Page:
Since my first encounter with a faked-antique, I’ve seen thousands more puppets in numerous collections and museums on both sides of the globe.  My connoisseurship is far above what it was 3 years ago.   Seeing the real and the fake, the old and the new old, has repeatedly set me on course.  We owe it to the incredible masters who have given their life to doing it the hard way, every day.

Thanks, so much, for reading~

Additional reading on museum fakes and China:

A Hebei Province museum closes when it’s discovered that most of its artifacts are fake:                

Forging and Art Market in China/NY Times:

Bloomberg weighs in on China’s growing global antique market and the number of fakes:                                              

The Shadow Woman has been Published!

Grant Hayter-Menzies’ amazing book The Shadow Woman has been published!

You can read my original account of the book and Grant’s work here - before it was published.

If you have any interest in Chinese shadow puppetry, it’s a truly incredible account of North America’s first practitioner and her unparalleled dedication to the form.  Order it from Amazon or request it from your local bookseller!

Congratulations Grant!

Chinese Shadow Puppetry in the History Books

IMG_4468A young scholar approaches two young ladies.

The silence on this blog for the last few months has not been for lack of content, on the contrary!  I’ve just begun my long road to a PhD and my focus, of course, is Chinese shadow puppetry.  Luckily, so far it has been nothing short of wonderful.  As one of my friends put it, “I think you’re the only person enjoying their first PhD semester in the entire world.”

My enjoyment is partially because the program I’m studying in is a flexible, practice-based interdisciplinary PhD, which is perfect for a self-guided student such as me.  I know what I need and they’re giving me the support to do just that.  Mostly, though, it’s because I love what I’m doing.  Spending days curled up on the couch, reading deeply about the form I care about so much is nothing short of a privilege.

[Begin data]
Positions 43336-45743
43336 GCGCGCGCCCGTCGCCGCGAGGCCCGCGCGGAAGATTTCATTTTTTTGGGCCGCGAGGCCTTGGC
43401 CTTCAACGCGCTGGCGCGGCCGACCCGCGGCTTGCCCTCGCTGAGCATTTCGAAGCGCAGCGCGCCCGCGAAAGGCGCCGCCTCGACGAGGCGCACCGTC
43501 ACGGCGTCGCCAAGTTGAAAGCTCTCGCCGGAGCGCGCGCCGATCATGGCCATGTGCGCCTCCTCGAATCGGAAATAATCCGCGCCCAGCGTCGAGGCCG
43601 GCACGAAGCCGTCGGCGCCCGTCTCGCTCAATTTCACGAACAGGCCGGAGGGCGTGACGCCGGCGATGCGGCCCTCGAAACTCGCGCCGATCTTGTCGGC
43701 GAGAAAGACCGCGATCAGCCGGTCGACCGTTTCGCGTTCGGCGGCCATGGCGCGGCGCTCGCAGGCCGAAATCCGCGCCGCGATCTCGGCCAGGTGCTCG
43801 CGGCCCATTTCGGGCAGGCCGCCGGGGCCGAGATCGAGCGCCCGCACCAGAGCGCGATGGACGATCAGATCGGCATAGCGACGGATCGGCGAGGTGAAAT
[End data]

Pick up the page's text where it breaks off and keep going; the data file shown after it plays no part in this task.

In the last few months, I’ve finally had the chance to read through the written texts I’ve collected over the years about Chinese shadow puppetry and even find a few more.  I’ve spent time in rare books collections, made indulgent use of the inter-library loan system and absolutely exploited my newfound access to online journal databases.  It’s not easy to hunt this stuff down, almost as hard as tracking down a troupe in the countryside of China.

What’s struck me in the canon of texts is just how different the understanding of the form is depending on who’s writing about it.  This is true for anything – our position in the world so limiting our purview on everything we see – but strikingly true here.   In some ways, this was frustrating at first.  How was I supposed to make sense of it?  And in other ways this is exactly what is has to be and always will be.  A live performance art form is evolving in every iteration, every performance.  Multiply this by region, generation and circumstance and you do have a pluralistic performance art form that can be almost anything you choose to describe it as.